A bonus of freelance is not getting involved in politics – in fashion this can be huge.

  29. svenja says:

    thank you for this information. I want to start as a freelance fashion designer and was looking for some proper info about payment. I never got an answer from anyone I asked so far, instead they tried me to become a member and then they will let me know and so on. They were all acting like it is a big secret. I only wanted to know how much I can ask for a fashion sketch. Finally, someone was this open to write down some proper numbers.
    if anyone has some more information about it, please let me know.

  30. Kathleen says:

    if anyone has some more information about it, please let me know

    I suspect you mean if someone should have more FREE information about it to let you know because Zoe left plenty of resources. Quoting Scott, here are good reasons why few professionals are going to help you:

    Is this person asking me to create a future that I’m going to feel obligated to be a part of? Is the level of help this person is asking me to offer commensurate with the type of relationship I have with them? If you don’t set healthy boundaries for yourself, other people will set them for you. And then they will violate them. And then they will tell all their little friends that it’s okay to do the same. Are you sacrificing your life by spending too much time being everybody else’s dream machine?

    We don’t keep everything a secret but because there are tens of thousands of aspiring designers and so few of us, we are selective in choosing who to help. We help the ones who stand out. The ones who stand out are people who have taken steps others have not, namely read and followed the advice in Zoe’s post (to start with). And why would we care? For that I quote Zoe who wrote in this post:

    I know it can sound stupidly obvious, but I’d like to point out that you should never market yourself and promise anyone that you can offer services you’re not ready for.

    You’ve heard it before and you’ll hear it again. This whole industry, like many others, is built on relationships… Remember that who you refer is a reflection on you as well.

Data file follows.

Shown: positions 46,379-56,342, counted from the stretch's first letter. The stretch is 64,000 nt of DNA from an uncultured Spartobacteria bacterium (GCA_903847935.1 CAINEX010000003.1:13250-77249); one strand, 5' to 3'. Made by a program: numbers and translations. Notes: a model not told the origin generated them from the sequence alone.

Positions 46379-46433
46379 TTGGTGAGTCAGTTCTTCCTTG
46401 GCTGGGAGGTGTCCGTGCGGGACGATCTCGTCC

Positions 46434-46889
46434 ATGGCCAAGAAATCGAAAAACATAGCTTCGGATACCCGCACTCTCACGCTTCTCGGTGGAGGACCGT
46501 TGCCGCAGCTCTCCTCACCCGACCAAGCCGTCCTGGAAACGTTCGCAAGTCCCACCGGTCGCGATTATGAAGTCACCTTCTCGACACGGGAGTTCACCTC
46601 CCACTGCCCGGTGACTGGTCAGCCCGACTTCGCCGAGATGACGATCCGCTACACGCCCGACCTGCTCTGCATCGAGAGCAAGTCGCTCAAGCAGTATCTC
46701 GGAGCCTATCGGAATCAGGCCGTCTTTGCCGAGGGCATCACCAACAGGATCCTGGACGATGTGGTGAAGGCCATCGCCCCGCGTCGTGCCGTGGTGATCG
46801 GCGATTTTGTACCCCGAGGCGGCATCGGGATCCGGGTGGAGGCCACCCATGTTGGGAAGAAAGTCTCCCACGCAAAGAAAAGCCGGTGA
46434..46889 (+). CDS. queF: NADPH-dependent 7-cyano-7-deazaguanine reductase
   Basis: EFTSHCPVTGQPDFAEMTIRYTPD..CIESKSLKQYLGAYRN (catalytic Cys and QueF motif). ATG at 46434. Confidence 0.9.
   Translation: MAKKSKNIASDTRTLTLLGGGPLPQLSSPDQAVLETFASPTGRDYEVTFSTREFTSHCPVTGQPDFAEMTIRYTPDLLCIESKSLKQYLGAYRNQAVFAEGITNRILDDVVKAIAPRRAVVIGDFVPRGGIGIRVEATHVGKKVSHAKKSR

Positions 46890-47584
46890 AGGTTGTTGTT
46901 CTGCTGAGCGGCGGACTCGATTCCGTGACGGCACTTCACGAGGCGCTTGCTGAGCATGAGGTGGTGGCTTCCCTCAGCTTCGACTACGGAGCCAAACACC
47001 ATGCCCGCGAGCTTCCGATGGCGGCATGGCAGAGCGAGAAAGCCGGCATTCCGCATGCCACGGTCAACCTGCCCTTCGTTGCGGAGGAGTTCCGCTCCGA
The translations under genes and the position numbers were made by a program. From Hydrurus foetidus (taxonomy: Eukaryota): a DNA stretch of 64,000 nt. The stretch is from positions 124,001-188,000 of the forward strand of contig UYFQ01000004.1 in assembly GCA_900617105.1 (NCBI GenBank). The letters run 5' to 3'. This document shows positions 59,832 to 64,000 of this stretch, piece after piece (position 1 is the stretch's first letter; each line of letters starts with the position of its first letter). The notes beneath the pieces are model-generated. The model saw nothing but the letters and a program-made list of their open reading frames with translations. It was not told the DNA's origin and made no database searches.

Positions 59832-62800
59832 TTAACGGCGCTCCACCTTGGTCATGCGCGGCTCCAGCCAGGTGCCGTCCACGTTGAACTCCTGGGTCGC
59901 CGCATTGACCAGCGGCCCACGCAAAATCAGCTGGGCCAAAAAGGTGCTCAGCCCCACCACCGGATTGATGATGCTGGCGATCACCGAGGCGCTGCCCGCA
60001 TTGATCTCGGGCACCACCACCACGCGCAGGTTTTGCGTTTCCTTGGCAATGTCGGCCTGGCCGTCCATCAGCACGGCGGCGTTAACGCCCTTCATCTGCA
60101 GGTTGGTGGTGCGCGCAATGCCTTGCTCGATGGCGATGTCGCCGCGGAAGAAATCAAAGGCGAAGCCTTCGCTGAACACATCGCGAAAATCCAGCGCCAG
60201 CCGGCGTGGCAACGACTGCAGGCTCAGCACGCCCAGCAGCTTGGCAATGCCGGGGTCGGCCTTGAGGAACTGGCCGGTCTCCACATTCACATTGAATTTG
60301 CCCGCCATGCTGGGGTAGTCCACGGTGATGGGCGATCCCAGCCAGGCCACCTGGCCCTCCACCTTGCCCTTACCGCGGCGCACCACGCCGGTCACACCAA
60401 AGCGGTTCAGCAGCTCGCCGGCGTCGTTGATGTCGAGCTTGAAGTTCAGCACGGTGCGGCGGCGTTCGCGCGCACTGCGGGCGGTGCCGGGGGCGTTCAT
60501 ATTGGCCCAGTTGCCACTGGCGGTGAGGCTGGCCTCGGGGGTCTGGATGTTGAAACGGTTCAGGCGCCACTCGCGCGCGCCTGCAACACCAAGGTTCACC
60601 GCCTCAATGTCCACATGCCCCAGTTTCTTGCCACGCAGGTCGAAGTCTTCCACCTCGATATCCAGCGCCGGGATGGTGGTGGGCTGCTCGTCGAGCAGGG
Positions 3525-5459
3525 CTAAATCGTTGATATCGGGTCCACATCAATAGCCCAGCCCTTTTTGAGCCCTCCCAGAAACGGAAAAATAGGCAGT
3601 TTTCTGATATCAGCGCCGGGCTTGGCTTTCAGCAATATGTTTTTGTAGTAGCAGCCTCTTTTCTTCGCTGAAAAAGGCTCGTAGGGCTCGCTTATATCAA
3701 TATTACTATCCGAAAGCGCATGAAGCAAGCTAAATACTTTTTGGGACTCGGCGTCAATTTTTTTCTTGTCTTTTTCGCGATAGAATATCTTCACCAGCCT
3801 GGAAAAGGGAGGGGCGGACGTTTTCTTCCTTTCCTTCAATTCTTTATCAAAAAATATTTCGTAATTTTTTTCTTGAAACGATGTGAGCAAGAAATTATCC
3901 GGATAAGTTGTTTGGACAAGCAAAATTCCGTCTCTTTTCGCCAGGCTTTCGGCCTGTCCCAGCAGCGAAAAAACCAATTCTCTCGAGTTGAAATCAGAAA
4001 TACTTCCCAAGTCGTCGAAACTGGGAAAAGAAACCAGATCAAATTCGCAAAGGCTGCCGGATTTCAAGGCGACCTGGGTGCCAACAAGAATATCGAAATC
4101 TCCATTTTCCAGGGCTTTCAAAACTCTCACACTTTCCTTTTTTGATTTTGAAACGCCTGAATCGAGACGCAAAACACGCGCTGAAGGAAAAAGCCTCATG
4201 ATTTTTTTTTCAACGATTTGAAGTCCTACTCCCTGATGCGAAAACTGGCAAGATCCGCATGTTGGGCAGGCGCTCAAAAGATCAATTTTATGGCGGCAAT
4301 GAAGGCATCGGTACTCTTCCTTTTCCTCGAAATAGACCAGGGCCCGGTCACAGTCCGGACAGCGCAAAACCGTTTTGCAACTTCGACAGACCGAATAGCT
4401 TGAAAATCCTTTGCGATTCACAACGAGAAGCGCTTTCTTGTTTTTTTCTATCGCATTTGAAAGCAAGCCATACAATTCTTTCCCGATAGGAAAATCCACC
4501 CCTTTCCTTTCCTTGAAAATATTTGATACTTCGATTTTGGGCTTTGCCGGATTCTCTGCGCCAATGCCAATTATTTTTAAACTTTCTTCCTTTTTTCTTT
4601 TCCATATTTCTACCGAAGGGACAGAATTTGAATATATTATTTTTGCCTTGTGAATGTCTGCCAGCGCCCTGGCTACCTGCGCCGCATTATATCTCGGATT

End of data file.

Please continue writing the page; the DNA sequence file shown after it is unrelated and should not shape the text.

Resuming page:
31. Ludie says:

    I’m a professional freelance fashion stylist/consultant and makeup artist. I’ve assististed for a long time and I’m now a lead stylist. I’m looking to develop relationships with department stores and book more work.

    Please point me in the right direction.


  32. Steve says:

    Hey Zoe,
    I have been a freelance activewear apparel designer for 4 years now. It’s funny because alot of what you stated above has been different for me. I never touch a garment. I charge only for the sketch, consultation and tech pack. I charge a flat fee per style. My rates vary depending on if it’s a start up or an established company. I deal with start ups mostly though. If you have a flat rate it is a lot easier then hourly because flat rate allows the customer to know exactly how much they are spending and they can have a total before the job starts. I can then charge in 3rds. 1/3rd to start. 1/3 to receive 1st designs and then 1/3 to receive tech packs. This method insures I get paid instead of praying they pay me in a timely manner at the end of the job. Hope this is helpful :-)

  33. Lindsey says:

    Thanks so much for this great info! I am a children’s fashion designer. Girls primarily. I am really interested in how to contact companies and what to say. Is there a certain person at the company to whom you would want to talk with to see if they could use a freelance designer? Any info would be great! Thanks again!

  34. Kathleen says:

    Hi Lindsey, I would suggest the first step is knowing what expectations an employer has of a designer. You might read the entry I wrote about the commonalities of the best designers. If you work for a smaller company, they probably won’t have all these requirements but the need for given competencies will be even more critical -such as being able to source fabrics and labor. Which is why it is actually easier to get jobs via pattern makers (who are approached with these requests every day) than it is to hunt down employers directly. It logically follows that it helps to have working relationships with pattern makers in order to be on their short list since they will have experience working with you. The best place I know of for all this is our member’s forum so you might look into that if you are serious about moving into this direction.

  35. Sapir says:

    Hello Kathleen,
    I am looking for children’s fashion designer, GIRLS. me and my sister wants to open up a girls line collection.
    There is any way i can contact Lindsey, she is what me and my sister are looking for.
    and if not can you help me where can i find in Los Angeles CA, area ?
    Thank you very much.


    This was absolutely super helpful!
    I have on question though, I usually charge by hours.
    And dont apply an extra fee if they chose some of the design sketches I have given
    Because usually I ask how many sketched they want, and they say maybe 50 sketches, and few get selected to go further for production. Is it normal to charge an extra fee for selected sketches?

    Thank you!